sobolwolf (1084585) | more than 6 years ago | (#21765150)

0002805596 Adams Telcom, Inc. 15,000,000 - 40,000,000
0014061097 Aeronet Wireless Broadband Corp. 0 - 15,000,000
0000021188 AlasConnect, Inc.
0016161788 Aristotle Inc. 0 - 15,000,000
0016927360 AWS Spectrum, LLC 15,000,000 - 40,000,000
0017118837 Bayou Internet, Inc.
0002477636 BEK Communications Cooperative 0 - 15,000,000
0003764727 Bend Cable Communications, LLC
0003766201 Blanca Telephone Company 15,000,000 - 40,000,000
0017147406 Blue Sky Cell, LLC 0 - 15,000,000
0010698868 Bluegrass Wireless LLC
0017194473 Bresnan Communications, Inc.
0017181199 Broadband Wireless Unlimited, LLC 15,000,000 - 40,000,000
0008394215 Budget Phone
0015024631 Cavalier Wireless, LLC 0 - 15,000,000
0001649508 Central Texas Telephone Investments, LP
0002532497 Chariton Valley Communication Corporation, Inc. 15,000,000 - 40,000,000
0003707775 Chester Telephone Company 15,000,000 - 40,000,000
0017191172 Clearcom, Inc.
0017146051 COLI INc 0 - 15,000,000
0001711837 Command Connect, LLC
0017171950 Cricket Licensee 2007, LLC
0001700616 Cross Telephone Company, LLC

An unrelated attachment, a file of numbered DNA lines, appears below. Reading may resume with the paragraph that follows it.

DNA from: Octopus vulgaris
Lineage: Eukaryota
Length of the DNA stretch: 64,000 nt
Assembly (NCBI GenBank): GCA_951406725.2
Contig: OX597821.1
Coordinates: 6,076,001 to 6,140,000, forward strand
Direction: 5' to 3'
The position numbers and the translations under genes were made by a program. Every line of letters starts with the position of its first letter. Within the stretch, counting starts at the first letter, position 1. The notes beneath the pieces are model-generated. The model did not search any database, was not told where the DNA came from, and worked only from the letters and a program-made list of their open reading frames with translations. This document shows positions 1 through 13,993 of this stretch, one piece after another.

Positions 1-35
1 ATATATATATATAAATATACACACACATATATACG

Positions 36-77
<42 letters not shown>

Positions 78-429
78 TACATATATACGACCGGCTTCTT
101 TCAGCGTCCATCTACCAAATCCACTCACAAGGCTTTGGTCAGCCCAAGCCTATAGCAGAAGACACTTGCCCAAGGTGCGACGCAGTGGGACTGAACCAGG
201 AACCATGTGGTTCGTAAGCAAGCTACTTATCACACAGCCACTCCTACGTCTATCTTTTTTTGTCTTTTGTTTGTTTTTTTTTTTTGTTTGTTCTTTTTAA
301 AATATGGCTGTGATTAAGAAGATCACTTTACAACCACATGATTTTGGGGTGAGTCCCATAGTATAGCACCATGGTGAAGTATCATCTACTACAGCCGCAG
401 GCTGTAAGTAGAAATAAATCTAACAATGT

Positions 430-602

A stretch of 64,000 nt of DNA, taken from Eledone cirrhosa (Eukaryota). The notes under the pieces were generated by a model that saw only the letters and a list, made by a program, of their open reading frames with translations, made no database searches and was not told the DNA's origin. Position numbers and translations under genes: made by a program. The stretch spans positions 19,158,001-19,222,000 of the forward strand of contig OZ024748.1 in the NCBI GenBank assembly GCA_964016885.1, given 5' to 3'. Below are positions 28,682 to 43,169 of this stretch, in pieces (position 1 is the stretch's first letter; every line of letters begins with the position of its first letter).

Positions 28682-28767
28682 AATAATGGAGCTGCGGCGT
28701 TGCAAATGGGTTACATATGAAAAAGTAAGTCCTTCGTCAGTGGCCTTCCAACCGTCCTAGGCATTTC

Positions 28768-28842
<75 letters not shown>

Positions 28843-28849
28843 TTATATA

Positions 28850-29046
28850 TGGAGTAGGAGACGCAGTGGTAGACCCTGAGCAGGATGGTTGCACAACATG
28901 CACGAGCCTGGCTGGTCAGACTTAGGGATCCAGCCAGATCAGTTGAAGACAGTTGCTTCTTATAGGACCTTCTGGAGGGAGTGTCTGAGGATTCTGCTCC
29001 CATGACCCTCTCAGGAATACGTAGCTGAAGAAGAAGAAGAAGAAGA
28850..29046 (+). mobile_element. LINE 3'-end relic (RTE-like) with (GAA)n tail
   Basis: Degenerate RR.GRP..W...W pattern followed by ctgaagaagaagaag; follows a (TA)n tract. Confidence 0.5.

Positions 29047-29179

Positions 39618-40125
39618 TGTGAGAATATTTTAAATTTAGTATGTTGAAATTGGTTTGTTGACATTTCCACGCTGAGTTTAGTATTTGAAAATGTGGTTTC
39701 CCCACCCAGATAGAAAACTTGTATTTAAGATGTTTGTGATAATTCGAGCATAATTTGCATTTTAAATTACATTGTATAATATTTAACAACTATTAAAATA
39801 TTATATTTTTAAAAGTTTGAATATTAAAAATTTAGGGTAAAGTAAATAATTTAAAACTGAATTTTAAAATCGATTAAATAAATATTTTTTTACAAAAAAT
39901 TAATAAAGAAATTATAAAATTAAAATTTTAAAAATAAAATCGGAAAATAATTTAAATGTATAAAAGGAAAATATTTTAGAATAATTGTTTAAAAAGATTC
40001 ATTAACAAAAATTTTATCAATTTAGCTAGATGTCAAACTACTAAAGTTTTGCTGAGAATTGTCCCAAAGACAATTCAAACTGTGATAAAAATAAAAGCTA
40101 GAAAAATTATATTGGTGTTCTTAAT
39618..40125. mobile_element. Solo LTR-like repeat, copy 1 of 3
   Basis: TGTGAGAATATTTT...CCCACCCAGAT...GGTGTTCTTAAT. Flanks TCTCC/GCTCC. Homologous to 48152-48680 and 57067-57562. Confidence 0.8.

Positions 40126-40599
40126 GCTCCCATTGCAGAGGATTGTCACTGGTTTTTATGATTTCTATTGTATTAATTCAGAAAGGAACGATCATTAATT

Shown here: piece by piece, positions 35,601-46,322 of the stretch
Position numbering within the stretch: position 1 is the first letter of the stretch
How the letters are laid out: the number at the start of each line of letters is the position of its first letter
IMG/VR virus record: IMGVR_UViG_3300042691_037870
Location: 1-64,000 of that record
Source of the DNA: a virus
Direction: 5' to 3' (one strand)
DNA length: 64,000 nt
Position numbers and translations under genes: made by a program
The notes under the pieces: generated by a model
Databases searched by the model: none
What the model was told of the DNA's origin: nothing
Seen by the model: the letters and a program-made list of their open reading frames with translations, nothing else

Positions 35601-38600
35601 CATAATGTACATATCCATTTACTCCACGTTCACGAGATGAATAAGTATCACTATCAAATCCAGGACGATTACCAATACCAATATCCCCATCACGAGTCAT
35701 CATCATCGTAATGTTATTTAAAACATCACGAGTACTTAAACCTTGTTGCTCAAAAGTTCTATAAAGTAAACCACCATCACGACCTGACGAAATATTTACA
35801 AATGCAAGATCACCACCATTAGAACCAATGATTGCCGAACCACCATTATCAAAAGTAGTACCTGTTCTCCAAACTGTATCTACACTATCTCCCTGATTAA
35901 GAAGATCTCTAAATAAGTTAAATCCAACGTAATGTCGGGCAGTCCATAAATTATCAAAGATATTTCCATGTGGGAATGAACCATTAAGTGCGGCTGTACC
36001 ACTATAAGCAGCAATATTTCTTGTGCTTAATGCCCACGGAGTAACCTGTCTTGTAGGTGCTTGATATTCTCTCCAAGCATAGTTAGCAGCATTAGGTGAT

CTC Telcom, Inc.
0017166422 Data-Max Wireless LLC 0 - 15,000,000
0017118084 Delmarva Broadband LLC 0 - 15,000,000
0001858760 Ellijay Telephone Company
0001754738 Farmers Telecommunications Cooperative, Inc. 15,000,000 - 40,000,000
0004338489 Farmers Telephone Company, Inc.
0014955017 Fidelity Communications Company
0002480085 Forum Communications Company
0004600268 FTC Management Group, Inc.
0002388262 Glenwood Telephone Membership, Corporation 0 - 15,000,000
0002333839 Golden Belt Telephone Association, Inc. 15,000,000 - 40,000,000
0017171182 Google Airwaves Inc.
0017184268 Grain Spectrum LLC 0 - 15,000,000
0017176173 Great American Broadband, Inc. 0 - 15,000,000
0016191827 GreenFly LLC 0 - 15,000,000
0002331601 H & B Communications, Inc. 0 - 15,000,000
0001886944 Horry Telephone Cooperative, Inc.
0009639923 Inland Cellular Telephone Company
0001523125 IT&E Overseas, Inc. 15,000,000 - 40,000,000
0017169087 KeyOn Spectrum Holdings, LLC 0 - 15,000,000
0017164583 Kinex Networking Solutions, Inc. 0 - 15,000,000
0002212314 Kingdom Telephone Company 0 - 15,000,000
0003548443 Kurian, Thomas K 0 - 15,000,000
0004334702 Lackawaxen Long Distance Company, Inc.
0017166240 Landover PCS Holdings, LLC 0 - 15,000,000
0002576791 MAC Wireless, LLC
0015031065 Manti Telephone Company 0 - 15,000,000
0004344776 Medicine Park Telephone Company, Inc. 0 - 15,000,000
0014993794 Midwest AWS Limited Partnership 0 - 15,000,000
0017195561 Miller, David 0 - 15,000,000
0011146479 Mt. Vernnon.Net Inc. 0 - 15,000,000
0014999585 MTN3B Consortium 15,000,000 - 40,000,000
0002886984 Mulberry Cooperative Telephone Company, Inc 0 - 15,000,000
0008209629 N.E. Colorado Wireless Technologies, Inc.